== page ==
At the beginning of each day, I inspect the work site to make sure that it is hazard-free. Once the work site is secured, I verify that all tools and equipment are adequate in supply. As soon as the work orders are delivered, I provide workers with security guidelines and carry out drills. During the workday, it is my duty to monitor workers to ensure that they are working according to the enforced safety policies and that any problems or accidents are quickly addressed.
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9 :: Tell me about a time when you helped resolve a dispute between others?

Be sure to discuss a very specific example. Tell the interviewer what methods you used to solve the problem without focusing on the details of the problem.
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10 :: Tell me about a time when you had to give someone difficult feedback As Information Resources Director?

By asking this question, your interviewer hopes to learn whether you can communicate effectively, address issues in the workplace and motivate others during difficult times. Giving negative feedback requires honesty, thoughtfulness and tact. Answering this question well can help show an interviewer that you would be a good fit for a managerial position or a position that involves working closely with others.
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11 :: Give me a specific example of a time when you had to conform to a policy with which you did not agree?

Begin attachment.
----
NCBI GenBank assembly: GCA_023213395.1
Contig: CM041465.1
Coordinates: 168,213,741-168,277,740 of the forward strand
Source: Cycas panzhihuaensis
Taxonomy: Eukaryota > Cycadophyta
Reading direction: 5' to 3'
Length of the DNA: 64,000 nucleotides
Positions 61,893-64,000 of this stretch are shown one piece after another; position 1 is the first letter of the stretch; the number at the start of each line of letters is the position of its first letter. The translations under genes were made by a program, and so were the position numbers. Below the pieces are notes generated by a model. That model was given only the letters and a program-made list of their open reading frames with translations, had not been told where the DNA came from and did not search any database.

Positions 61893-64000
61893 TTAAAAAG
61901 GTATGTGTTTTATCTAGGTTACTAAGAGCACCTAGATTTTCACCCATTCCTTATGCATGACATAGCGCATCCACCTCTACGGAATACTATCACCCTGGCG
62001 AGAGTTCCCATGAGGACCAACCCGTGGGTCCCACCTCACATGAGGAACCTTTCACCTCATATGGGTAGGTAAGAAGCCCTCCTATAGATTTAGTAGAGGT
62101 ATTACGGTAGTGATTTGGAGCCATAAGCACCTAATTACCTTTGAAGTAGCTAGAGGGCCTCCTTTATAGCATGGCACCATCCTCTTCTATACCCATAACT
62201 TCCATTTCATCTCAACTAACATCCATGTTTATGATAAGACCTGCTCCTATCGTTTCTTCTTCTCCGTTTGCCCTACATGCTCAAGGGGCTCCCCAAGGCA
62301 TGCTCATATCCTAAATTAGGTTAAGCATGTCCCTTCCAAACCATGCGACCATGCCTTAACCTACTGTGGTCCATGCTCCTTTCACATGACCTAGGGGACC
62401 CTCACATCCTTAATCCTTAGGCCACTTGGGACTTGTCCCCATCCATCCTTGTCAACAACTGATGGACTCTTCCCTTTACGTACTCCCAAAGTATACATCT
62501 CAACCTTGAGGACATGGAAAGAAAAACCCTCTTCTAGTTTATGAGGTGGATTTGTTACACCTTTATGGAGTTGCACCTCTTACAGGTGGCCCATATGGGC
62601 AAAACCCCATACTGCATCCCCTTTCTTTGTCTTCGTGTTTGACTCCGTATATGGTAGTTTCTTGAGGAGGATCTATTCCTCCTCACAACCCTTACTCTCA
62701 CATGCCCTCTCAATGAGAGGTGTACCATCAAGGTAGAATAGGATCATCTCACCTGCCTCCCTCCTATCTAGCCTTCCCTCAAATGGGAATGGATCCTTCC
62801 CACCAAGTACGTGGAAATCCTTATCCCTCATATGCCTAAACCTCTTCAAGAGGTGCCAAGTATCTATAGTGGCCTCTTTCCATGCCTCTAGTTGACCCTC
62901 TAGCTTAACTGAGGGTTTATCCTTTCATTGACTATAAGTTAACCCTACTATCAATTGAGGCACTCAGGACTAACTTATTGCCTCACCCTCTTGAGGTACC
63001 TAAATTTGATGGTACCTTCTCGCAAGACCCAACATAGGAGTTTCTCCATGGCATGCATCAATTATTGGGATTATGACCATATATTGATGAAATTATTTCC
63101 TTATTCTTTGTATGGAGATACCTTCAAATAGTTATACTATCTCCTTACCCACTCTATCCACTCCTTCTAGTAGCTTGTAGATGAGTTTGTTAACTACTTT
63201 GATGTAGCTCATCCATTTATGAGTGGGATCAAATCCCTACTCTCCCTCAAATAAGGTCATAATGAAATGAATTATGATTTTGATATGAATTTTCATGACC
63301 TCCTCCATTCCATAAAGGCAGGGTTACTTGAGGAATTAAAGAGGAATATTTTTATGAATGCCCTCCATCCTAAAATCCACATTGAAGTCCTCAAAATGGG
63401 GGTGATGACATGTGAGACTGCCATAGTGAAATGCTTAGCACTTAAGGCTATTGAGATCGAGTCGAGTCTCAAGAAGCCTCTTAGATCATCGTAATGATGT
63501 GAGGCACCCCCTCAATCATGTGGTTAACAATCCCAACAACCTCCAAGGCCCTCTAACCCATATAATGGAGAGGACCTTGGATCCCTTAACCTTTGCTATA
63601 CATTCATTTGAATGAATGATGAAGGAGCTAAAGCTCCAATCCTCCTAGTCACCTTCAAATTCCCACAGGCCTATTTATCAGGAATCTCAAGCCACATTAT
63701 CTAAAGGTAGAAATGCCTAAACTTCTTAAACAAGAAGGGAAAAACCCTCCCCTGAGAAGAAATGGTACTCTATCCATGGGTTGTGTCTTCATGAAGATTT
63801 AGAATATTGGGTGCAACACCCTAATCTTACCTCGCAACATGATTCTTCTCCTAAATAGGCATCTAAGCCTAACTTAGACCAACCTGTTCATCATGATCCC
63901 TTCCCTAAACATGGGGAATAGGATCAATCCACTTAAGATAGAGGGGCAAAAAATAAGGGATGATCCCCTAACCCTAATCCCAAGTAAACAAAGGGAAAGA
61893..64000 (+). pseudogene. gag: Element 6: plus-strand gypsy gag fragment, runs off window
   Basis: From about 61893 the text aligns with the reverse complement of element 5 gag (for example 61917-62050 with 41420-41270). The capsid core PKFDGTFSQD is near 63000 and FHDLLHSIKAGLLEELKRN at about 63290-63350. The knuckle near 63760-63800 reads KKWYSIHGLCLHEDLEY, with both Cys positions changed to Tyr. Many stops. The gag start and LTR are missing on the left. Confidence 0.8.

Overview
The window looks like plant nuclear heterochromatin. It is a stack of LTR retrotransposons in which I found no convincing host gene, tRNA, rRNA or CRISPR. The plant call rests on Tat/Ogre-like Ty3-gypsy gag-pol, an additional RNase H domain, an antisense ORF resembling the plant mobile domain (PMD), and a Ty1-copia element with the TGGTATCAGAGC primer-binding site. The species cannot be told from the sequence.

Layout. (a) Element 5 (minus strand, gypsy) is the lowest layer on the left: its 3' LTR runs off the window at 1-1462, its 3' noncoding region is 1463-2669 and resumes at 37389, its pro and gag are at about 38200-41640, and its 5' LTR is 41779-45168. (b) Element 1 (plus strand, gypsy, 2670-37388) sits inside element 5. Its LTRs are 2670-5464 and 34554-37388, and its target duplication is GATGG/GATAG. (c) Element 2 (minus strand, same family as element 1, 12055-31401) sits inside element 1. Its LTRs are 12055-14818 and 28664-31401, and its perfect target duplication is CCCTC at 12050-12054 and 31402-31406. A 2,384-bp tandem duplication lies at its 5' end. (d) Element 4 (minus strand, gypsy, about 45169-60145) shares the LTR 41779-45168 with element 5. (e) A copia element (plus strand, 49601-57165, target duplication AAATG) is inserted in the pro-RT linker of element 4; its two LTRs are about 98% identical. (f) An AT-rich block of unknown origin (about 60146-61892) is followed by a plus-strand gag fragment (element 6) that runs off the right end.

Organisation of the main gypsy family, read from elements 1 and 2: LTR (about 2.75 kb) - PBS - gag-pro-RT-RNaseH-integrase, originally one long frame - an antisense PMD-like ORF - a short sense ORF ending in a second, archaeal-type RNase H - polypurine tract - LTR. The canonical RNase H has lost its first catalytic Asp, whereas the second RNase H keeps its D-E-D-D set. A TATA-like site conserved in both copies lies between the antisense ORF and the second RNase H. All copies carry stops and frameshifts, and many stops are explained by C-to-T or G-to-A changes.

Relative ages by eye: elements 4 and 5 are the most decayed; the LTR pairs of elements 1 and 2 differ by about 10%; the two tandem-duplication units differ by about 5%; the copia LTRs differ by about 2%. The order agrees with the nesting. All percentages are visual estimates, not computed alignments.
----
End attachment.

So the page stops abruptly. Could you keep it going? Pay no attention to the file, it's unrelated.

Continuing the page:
You want to first understand why the policy was put into effect. From there, if you truly disagree with it, explain your position to your management. If they don't change it, then you must accept their decision and continue to work or the alternative decision would be to find a new job.
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12 :: What is your biggest weakness As Information Resources Director?

No one likes to answer this question because it requires a very delicate balance. You simply can’t lie and say you don’t have one; you can’t trick the interviewer by offering up a personal weakness As Information Resources Director that is really a strength (“Sometimes, I work too much and don’t maintain a work-life balance.”); and you shouldn’t be so honest that you throw yourself under the bus (“I’m not a morning person so I’m working on getting to the office on time.”)
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13 :: What have you learned from mistakes on this job?

Candidates without specific examples often do not seem credible. However, the example shared should be fairly inconsequential, unintentional, and a learned lesson should be gleaned from it. Moving ahead without group assistance while assigned to a group project meant to be collaborative is a good example.
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14 :: What kind of work interests you the most?

You can talk about what you're passionate about. What motivates you. What excites you.